How George Takei's life inspired 'Allegiance'

Co-stars George Takei and Telly Leung share how the historical musical portrays Japanese Americans in society.

Sophie Thomas
Sophie Thomas

Few musicals tell a biographical story with no preexisting source material. Fewer still feature an actor who leads a musical inspired by their past. George Takei’s Allegiance does both.

Set after the Pearl Harbor attack, Allegiance follows the Kimura family as they are sent to an internment camp as a direct consequence of Executive Order 9066 deeming Japanese Americans a threat to society. While in camps, siblings Sam and Kei Kimura find themselves on opposite ends. Sam enlists in the army; Kei joins the resistance.

It’s based on George Takei’s upbringing; he was one of 120,000 Japanese Americans sent to tens of camps across the country. But as Takei, now 85, remarked, there are still lessons to learn from the internment era in political events today.

“This story is critically important for all of us. It was a hysteria that overtook the country and punished a small minority. What’s happening in Ukraine is the same thing. We must be taking a stand on issues,” said Takei.

It’s the right moment for George Takei’s Allegiance to educate audiences once more. Following a decade-long journey across the United States, Allegiance comes to London for three months. Not only does the show mark Takei’s London stage debut, the production reunites Takei with co-star Telly Leung.

During an Allegiance rehearsal, we caught up with Takei and Leung about developing the musical over a decade, including Takei’s real experiences in the story, and what it means to transform a dark moment in American history into a heartfelt one.

George Takei’s Allegiance is at the Charing Cross Theatre.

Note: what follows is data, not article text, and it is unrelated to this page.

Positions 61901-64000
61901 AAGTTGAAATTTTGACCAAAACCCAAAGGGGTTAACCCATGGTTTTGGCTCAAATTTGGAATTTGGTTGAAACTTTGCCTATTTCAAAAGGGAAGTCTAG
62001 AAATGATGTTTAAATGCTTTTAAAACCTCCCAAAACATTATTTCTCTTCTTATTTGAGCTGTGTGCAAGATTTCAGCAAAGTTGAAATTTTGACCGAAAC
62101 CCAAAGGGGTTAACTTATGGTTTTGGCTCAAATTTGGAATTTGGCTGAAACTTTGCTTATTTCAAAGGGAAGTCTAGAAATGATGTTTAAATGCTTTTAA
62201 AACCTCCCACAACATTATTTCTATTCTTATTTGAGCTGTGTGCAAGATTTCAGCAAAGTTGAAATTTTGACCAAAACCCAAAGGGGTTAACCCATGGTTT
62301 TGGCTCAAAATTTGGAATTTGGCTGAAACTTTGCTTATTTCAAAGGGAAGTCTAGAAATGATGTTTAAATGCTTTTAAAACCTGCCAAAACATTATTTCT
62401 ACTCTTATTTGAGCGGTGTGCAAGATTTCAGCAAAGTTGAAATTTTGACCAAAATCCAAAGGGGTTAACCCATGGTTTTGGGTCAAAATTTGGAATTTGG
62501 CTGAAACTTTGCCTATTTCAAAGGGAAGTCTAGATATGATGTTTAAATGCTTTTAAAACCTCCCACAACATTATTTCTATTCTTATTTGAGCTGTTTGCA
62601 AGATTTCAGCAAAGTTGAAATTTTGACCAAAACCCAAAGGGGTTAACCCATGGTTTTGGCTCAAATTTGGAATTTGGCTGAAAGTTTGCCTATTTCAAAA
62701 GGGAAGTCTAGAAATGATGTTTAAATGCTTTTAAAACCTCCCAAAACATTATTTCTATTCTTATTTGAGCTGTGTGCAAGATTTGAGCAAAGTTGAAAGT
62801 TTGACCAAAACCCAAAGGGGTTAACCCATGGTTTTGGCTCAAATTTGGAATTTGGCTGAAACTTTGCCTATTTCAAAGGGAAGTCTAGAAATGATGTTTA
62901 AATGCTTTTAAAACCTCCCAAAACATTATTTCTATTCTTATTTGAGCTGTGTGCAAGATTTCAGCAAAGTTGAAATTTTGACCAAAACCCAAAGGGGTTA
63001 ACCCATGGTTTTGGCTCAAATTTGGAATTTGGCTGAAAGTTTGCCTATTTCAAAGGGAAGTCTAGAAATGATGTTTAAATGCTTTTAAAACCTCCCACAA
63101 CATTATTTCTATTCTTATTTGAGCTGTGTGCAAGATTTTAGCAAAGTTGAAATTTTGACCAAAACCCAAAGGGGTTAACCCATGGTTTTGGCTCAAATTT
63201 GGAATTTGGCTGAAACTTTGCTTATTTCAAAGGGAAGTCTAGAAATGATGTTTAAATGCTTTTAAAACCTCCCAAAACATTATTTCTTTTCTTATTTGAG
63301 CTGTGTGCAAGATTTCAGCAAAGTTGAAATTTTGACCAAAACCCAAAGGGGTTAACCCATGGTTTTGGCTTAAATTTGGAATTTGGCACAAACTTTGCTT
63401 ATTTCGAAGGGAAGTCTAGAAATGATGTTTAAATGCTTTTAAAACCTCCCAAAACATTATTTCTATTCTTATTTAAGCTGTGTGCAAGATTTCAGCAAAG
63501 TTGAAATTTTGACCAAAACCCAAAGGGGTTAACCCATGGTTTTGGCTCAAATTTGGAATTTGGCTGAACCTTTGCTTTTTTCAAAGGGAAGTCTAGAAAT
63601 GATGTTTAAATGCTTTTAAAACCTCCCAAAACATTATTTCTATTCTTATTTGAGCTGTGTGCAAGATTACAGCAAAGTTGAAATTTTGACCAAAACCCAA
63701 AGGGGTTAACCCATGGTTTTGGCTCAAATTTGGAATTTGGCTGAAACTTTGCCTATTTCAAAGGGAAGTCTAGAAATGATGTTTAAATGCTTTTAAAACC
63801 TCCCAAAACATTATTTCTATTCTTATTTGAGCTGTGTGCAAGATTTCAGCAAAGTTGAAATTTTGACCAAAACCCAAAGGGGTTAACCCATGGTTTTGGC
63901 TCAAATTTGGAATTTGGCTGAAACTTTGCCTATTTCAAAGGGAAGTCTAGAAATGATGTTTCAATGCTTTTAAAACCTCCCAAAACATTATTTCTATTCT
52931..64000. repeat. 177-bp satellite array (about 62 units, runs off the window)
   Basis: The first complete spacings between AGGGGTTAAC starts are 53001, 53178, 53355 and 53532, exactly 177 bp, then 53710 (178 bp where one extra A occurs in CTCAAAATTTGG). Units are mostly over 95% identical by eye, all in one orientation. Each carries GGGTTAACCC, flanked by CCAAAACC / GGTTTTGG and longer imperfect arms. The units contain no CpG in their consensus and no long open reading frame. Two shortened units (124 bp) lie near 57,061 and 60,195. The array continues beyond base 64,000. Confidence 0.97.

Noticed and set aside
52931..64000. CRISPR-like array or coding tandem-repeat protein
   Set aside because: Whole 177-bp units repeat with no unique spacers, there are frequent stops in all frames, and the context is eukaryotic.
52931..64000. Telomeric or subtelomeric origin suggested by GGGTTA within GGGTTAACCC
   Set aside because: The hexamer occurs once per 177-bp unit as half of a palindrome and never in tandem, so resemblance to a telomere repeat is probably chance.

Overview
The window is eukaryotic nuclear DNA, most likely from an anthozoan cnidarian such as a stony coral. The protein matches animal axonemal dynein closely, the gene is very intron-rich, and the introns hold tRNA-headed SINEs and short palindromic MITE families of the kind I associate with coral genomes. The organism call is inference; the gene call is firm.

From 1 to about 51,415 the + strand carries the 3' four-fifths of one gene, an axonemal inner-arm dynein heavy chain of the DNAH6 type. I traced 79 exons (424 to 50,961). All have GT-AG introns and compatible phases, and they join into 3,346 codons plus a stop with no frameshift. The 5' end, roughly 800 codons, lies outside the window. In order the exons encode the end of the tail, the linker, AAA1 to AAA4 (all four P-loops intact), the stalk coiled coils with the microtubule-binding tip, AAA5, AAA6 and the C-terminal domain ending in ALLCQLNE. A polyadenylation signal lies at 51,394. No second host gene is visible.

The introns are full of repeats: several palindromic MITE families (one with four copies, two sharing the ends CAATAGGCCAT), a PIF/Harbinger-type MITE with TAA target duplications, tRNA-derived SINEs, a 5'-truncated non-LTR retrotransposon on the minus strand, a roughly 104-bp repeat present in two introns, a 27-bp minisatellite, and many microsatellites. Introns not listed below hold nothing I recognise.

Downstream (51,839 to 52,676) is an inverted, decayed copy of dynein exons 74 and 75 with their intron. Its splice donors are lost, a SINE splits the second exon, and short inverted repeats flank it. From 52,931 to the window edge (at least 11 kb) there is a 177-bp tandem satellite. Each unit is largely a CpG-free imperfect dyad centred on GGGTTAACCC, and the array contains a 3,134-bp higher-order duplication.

Book George Takei’s Allegiance tickets on London Theatre.

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It’s an untold historical account of World War Two

If someone were to ask you about World War Two in the UK, you’d probably mention the Battle of Britain. Maybe your grandparents or great-grandparents fought in the war. But could you talk about Japanese American internment in the United States? Possibly not. While the topic may be new to you, chances are you’re not alone.

“Full disclosure as an American, we didn't know this piece of the history either. But also, racism is racism and prejudice is prejudice and that happens everywhere,” said Telly Leung, who plays a young Sam Kimura.

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The Broadway actor has a deep attachment to the show and its message. Along with Takei and the creative team, he developed the show from early readings at the Japanese American National Musueum in 2009, all the way through to a 2015 Broadway premiere, and now for London in 2023. Over time, he’s learned more about the sensitivetopic, and it’s impacted the way he views himself as a performer.

“It’s always my hope as a theatre artist that audience members walk out and they are changed for the better. When they walk down the street, people could feel different and look at their fellow man differently, that they treat fellow human beings and fellow citizens differently.”

For Takei, it’s crucial that Allegiance educates audiences and gives a voice to those interned 80 years ago. “To put it in a quick and very simple nutshell: We were American citizens. We had nothing to do with Pearl Harbor. But we looked like the people that were.